Lepeltier de Saint-Fargeau.

The following year, Robespierre opted for a national education plan devised by Lepeltier de Saint-Fargeau (1760-1793). According to this plan, presented by Robespierre himself on July 13, 1793, education without a healthy dose of republican ideology would not suffice to regenerate the human race. It is therefore up to the State to inculcate a republican morality, by taking charge of the common education of children between the ages of 5 and 12.

On January 21, 1793, the King was beheaded. While Carnot, who only backed the decision to prevent any possible return to power of the Monarchy, Condorcet, who was opposed to the death penalty on principle, opposed it.

Debates on public education were delayed. It was not until the end of the year that compromise legislation on the organization of elementary school came into being, making education compulsory and free for all children aged six to eight, and establishing the freedom to all to open schools. The decree of December 19, 1793 stipulated that primary schools were the first level of instruction, teaching the knowledge strictly necessary for all citizens, and that those responsible for teaching in these schools would henceforth be called « instituteurs » (teachers). This decree was only partially implemented.

1794 saw a profusion of legislative texts on the subject including the decree of January 27, 1794 which imposed the use of the French language in all education.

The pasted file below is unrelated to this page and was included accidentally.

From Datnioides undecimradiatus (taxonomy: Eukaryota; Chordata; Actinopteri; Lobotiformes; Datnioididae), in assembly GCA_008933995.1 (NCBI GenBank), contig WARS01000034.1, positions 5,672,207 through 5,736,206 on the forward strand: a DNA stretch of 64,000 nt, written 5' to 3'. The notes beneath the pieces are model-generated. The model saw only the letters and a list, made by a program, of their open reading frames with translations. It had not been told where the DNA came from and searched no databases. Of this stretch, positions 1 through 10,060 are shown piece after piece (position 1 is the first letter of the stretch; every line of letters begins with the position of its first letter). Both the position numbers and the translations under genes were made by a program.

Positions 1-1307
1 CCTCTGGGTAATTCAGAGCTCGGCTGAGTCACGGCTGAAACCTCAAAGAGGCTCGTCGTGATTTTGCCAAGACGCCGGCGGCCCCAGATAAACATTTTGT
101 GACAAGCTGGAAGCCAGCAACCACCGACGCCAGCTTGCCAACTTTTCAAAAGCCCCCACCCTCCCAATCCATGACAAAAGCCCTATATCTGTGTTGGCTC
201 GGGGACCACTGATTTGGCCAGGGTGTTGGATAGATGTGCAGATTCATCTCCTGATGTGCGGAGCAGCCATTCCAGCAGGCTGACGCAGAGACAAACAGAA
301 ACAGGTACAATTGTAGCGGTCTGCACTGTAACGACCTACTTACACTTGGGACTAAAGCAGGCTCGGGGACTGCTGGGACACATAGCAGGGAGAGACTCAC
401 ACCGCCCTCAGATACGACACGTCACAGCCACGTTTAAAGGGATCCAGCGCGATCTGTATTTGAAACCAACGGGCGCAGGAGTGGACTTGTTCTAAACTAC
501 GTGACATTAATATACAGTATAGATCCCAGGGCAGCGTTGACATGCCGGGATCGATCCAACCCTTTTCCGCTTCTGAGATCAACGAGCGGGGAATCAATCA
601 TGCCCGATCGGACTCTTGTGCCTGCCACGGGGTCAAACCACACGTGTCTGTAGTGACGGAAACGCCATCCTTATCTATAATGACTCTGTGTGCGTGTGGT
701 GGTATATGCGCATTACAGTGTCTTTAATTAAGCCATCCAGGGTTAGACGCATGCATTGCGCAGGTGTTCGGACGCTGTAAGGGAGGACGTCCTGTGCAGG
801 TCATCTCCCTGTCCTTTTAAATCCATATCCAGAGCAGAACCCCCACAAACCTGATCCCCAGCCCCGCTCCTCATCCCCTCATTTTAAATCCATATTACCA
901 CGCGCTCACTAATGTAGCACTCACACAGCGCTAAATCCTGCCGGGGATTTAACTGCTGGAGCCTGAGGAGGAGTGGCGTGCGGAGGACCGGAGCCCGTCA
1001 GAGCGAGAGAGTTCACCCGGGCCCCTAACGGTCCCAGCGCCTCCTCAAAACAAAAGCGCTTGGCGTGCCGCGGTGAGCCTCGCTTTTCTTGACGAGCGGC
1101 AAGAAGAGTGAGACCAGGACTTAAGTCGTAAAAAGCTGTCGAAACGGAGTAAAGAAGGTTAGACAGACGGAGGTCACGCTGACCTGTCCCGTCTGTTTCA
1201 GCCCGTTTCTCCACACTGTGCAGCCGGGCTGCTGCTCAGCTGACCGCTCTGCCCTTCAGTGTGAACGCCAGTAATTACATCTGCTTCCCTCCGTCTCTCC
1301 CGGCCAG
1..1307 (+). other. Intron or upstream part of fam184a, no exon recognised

On October 21, 1794, another decision organized the distribution of the first schools in the communes.

On October 30, at the instigation of Dominique Joseph Garat, Joseph Lakanal and the Comité d’Instruction Publique, the first « Ecole Normale » was created to train teachers. The law stipulated that « a teacher training college would be established in Paris, to which citizens from all parts of the Republic who were already educated in the useful sciences would be called, to learn the art of teaching under the most skilful teachers in all disciplines ». The school, planned for some 1,500 students, was set up in an amphitheatre at the Muséum national d’histoire naturelle, which was too small to accommodate the entire class. Although the school was soon closed, it nevertheless attracted a number of brilliant teachers, including the scientists Monge, Vandermonde, Daubenton and Berthollet.

On November 17, 1794, Lakanal had a law passed making education free, with the Republic providing salaries and housing for teachers, and authorizing the creation of private schools.

Entrance of the Ecole Polytechnique, Paris.

Also in 1794, Jacques-Élie Lamblardie, Gaspard Monge and Lazare Carnot, the institution’s founding fathers, were given the task of organizing a « Ecole centrale des travaux publics », renamed the « École Polytechnique » in 1795 by Claude Prieur de la Côte d’Or, not only to alleviate the shortage of engineers in post-Revolution France, but to create, by intensive training in projective geometry, a generation of scientific geniuses.